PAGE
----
Most developers using Node.js are using frameworks to improve productivity, scalability, and speed of application development, facilitate quick prototyping, and automate processes with the help of libraries, templates, and reusable components.
Two of the most popular frameworks are Express and Koa.
Express is a widely used and flexible Node.js web application framework that provides a robust set of features for web and mobile applications. It is quick and easy to create a robust API with many HTTP utility methods and middleware available.
Koa is a new web framework designed by the team behind Express, which aims to be a smaller, more expressive, and a more robust foundation for web applications and APIs. By leveraging async functions, Koa allows you to ditch callbacks and significantly improve the experience of error handling. Koa does not bundle any middleware within its core, and it provides an elegant suite of methods that make writing servers fast and enjoyable for developers.
Even though Express has been called the de facto standard server framework for Node.js and it's the most popular one with 18 million weekly downloads, Koa is rapidly growing in popularity with 1.2 million weekly downloads because it's lightweight, has great user experience and superior performance (37K req/sec vs. 10K req/sec of Express).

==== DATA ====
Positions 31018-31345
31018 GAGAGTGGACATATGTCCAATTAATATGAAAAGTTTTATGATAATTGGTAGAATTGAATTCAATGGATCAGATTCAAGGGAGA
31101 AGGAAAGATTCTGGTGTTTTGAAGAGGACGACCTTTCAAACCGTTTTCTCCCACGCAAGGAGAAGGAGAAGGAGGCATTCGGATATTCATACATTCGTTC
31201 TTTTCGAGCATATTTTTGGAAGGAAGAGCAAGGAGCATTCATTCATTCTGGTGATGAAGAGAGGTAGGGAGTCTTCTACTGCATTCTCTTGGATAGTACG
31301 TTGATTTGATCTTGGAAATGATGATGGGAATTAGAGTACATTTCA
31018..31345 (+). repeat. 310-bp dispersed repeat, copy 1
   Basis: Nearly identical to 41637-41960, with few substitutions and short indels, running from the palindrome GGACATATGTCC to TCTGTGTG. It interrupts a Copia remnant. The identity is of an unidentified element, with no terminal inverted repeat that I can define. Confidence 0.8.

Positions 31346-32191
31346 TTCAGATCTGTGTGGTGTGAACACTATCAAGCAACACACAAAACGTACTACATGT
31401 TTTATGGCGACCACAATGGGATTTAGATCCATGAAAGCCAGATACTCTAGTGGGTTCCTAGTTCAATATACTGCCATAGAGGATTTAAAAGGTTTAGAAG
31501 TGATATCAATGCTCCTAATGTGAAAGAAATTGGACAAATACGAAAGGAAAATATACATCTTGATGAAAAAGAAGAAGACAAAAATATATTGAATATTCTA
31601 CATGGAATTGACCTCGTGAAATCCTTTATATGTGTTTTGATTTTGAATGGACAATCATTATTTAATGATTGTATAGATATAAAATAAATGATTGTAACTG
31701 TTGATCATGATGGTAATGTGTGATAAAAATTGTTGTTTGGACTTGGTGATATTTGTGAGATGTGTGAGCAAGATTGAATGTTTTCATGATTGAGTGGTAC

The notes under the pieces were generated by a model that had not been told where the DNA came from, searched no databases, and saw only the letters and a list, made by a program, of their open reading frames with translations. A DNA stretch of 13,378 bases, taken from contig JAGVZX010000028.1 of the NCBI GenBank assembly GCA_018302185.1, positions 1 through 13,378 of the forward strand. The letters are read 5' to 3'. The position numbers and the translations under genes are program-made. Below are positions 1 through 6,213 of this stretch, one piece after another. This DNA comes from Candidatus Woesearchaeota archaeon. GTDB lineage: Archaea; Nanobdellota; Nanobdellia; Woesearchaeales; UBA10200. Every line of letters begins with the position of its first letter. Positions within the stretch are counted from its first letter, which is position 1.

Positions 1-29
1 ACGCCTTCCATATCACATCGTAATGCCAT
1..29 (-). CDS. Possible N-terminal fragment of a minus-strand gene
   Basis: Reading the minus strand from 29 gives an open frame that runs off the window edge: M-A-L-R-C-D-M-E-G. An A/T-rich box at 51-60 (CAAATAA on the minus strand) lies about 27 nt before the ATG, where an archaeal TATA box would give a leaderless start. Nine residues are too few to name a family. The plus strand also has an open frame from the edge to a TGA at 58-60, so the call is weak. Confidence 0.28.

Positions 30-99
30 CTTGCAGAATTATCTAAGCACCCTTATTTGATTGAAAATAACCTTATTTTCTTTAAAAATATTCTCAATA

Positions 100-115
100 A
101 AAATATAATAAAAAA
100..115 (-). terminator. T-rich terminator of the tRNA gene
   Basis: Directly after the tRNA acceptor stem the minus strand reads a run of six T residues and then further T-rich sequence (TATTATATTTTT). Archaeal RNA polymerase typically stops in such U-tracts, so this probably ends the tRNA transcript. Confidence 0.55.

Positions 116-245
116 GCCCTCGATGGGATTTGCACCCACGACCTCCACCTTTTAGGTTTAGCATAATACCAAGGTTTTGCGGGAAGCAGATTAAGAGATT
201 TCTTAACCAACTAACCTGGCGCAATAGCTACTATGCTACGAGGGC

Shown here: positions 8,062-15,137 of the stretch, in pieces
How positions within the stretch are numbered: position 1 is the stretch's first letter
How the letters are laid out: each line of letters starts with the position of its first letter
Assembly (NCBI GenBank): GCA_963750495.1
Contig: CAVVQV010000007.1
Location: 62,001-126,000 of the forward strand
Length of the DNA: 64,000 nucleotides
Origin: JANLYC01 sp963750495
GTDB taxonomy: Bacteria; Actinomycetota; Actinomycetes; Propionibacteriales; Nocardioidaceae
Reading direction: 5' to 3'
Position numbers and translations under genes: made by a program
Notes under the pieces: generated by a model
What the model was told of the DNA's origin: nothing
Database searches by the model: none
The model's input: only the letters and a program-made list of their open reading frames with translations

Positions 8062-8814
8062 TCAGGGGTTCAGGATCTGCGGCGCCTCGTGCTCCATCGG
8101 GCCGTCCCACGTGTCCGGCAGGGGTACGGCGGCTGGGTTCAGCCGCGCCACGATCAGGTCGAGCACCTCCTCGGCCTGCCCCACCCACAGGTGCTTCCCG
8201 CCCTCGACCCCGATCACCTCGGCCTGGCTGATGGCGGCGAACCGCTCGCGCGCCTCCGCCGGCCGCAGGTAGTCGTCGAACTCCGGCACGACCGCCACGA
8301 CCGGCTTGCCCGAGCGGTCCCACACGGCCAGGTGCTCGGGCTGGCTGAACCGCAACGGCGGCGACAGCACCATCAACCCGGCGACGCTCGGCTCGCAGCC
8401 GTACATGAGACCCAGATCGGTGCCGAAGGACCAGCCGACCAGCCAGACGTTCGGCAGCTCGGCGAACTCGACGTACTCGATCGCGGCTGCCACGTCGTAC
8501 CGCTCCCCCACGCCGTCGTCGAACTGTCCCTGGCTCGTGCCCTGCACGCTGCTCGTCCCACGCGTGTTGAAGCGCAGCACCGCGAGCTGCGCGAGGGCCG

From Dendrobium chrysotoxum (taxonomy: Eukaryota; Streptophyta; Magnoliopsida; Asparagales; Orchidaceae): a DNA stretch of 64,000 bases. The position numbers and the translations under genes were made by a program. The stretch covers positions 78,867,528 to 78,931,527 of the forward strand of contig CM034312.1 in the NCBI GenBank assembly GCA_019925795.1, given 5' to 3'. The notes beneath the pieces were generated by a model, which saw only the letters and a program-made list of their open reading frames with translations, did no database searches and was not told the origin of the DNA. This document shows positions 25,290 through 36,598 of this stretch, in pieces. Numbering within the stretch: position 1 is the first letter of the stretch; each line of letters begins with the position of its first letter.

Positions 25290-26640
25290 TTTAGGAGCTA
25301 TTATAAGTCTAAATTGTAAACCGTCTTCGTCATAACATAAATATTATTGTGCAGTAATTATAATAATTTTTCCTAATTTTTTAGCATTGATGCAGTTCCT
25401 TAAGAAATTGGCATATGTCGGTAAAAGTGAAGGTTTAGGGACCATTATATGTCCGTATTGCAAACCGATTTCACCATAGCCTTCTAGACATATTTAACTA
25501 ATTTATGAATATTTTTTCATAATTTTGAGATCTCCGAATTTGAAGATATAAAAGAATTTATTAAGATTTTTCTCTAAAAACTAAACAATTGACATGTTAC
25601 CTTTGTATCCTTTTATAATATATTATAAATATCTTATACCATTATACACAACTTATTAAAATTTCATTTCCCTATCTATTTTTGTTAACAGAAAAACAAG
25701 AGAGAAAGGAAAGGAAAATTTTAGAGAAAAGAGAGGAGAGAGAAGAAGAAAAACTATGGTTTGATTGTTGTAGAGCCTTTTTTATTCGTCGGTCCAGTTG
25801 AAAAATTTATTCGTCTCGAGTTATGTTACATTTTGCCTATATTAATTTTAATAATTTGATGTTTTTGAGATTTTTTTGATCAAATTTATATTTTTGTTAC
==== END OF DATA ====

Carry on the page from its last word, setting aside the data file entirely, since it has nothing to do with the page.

Serverless is a cloud execution model that enables a more straightforward, cost-effective way to build and operate cloud-native applications. The application owner does not purchase, rent, manage, or provision the servers in this cloud architecture. Instead, the cloud provider manages the infrastructure side of things for the applications.
Despite the name, serverless apps do not run without servers 😂. It means that businesses don't need to manage the server-side of the equation and operational concerns, and instead focus on development.
The most significant advantage of this architecture is that the provisioning of servers is done dynamically to meet the real-time computing demand. That is, you pay only for what you use. The same could be said about running monolithic applications on VMs behind an Auto Scaling Group, which was available for years before serverless. The key change in serverless is also the change in the scope of the unit of deployment, from a monolithic app to a single function.